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After two decades of on-and-off arguments, the Diet finally passed a freedom of information bill into law last Friday. For the first time in Japan’s history, a law stipulates that the government “has the duty to explain to the nation” the way government ministries and agencies run their affairs. To be put into force in 2001, this law should serve well one of the basic principles of democracy: Access to information is essential for the public to be able to keep an eye on the government.

The need for an information-disclosure law was first discussed in 1979, when extraordinary revelations made during the Lockheed scandal trials triggered public calls for greater transparency in the murky Japanese political system. In subsequent years, however, successive Liberal Democratic Party governments managed to kill every single “official document-disclosure bill” sponsored by the opposition.

Traditionally, information held by the government was treated strictly on a need-to-know basis during the long years of LDP rule. Resistance to disclosure remains strong within the LDP even today. Indeed, toward the final stages of Diet debate on the bill, some Liberal Democrats expressed their concern that such a law could give “a mistaken notion of direct supervision by the people” and encourage “a negation of the parliamentary representative system.”

Thus, the surprise is not that the information-disclosure bill contains so many ambiguities and compromises, but that it has been enacted at all. True, key parts of the legislation, such as the number of years required for keeping documents and the exact scope of nondisclosure, have been kept vague. To its more severe critics, the law may seem designed to keep as much discretionary power as possible in the hands of “heads of administrative bodies.” Although the law gives seekers of government information the right to sue, the heads of administrative bodies, in practice, have the discretion to withhold information if they deem that there are “sufficient reasons” to authorize nondisclosure. Even the appeals panel due to be set up under the oversight of the Prime Minister’s Office for the specific purpose of reviewing disclosure cases does not have the binding power to force compliance.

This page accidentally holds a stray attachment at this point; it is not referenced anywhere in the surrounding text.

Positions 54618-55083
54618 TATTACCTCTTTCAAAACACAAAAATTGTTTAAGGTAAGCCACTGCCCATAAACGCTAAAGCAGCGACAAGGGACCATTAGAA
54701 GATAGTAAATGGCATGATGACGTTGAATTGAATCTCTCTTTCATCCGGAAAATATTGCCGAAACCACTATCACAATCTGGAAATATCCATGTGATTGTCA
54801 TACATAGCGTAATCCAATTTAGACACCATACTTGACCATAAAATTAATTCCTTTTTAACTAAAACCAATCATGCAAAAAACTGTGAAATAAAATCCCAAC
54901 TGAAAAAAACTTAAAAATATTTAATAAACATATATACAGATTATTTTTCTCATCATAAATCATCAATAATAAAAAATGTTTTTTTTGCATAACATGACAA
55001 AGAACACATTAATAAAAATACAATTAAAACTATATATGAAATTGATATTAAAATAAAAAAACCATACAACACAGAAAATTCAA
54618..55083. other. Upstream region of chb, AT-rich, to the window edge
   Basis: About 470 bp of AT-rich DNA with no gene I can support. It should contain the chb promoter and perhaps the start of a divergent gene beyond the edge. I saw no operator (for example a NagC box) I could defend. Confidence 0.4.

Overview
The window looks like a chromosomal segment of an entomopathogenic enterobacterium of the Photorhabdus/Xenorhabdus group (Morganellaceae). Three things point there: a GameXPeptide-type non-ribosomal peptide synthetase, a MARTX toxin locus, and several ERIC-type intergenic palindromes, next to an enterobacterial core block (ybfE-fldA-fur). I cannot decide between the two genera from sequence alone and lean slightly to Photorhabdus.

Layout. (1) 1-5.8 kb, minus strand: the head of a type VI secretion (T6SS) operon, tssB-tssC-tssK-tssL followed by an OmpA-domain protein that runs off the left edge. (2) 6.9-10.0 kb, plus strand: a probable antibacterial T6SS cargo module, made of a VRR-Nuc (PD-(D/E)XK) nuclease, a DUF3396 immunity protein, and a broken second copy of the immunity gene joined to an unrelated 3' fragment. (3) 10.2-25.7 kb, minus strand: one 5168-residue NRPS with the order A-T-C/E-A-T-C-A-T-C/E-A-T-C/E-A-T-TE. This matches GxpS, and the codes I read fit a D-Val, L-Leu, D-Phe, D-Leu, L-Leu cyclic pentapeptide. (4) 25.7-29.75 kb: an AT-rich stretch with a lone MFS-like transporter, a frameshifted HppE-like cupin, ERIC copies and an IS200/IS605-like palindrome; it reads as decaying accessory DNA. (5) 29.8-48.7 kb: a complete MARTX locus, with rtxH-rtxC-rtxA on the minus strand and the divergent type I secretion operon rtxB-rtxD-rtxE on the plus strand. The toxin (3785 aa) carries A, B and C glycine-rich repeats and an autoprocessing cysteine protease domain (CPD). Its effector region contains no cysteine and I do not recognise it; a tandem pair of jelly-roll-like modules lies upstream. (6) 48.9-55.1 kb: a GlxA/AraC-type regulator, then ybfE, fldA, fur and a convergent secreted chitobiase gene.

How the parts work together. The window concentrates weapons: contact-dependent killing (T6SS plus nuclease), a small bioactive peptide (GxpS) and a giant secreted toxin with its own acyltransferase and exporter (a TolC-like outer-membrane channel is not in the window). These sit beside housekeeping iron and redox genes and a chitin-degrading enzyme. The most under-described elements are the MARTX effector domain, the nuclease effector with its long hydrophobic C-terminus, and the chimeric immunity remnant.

Still, the public’s right to sue for government documents will certainly make it less comfortable for officials to hide behind their formidable paper wall. Furthermore, the very possibility of exposure will, it is hoped, give government agencies an added incentive to demonstrate accountability.

Now that the information-disclosure law is in the statute books at the national level, the pressure is on local governments to set up their own disclosure ordinances. While it was some open-minded local administrators who took the lead on disclosure in the first place, they were clearly in the minority. A whopping 80 percent of local authorities have yet to follow. For that matter, the Diet has chosen to keep itself out of public purview, and disclosure laws governing the numerous public corporations will not come into being for at least another two years.

In any case, this law in its present form can only be seen as a first step. The many remaining gray areas and the retention of discretionary power have made proponents of public disclosure wary about the law’s potential effectiveness. The biggest threat is official paranoia. Unless bureaucrats at every level are ready and willing to shift their mind-set from “need-to-know” to “right-to-know” with regard to ordinary people, the information-disclosure law will not amount to much. There are many ways of circumventing such a law in a country where even file-keeping procedures are not standardized.

The shift to open government will not materialize, therefore, unless the public continues to maintain its vigilance. Sustained public interest, for instance, is needed to ensure that the government appoints a truly independent and unbiased appeals panel to review cases of rejection. Bureaucrats used to seeking consensus only within a small coterie can hardly be expected to welcome public scrutiny without the continued moral support and encouragement of that public. Also, further openness in government is doomed if the public is perceived to be abusing the disclosure law.

Ultimately, we must all realize that the argument for freedom of information in a democracy is compelling. There is no real alternative to openness and accountability. The government and the public must work hand in hand to make the new law work meaningfully. After all, more important than details of the law is its political message: Public participation in government is vital for a democracy and can bring change.

In a time of both misinformation and too much information, quality journalism is more crucial than ever.
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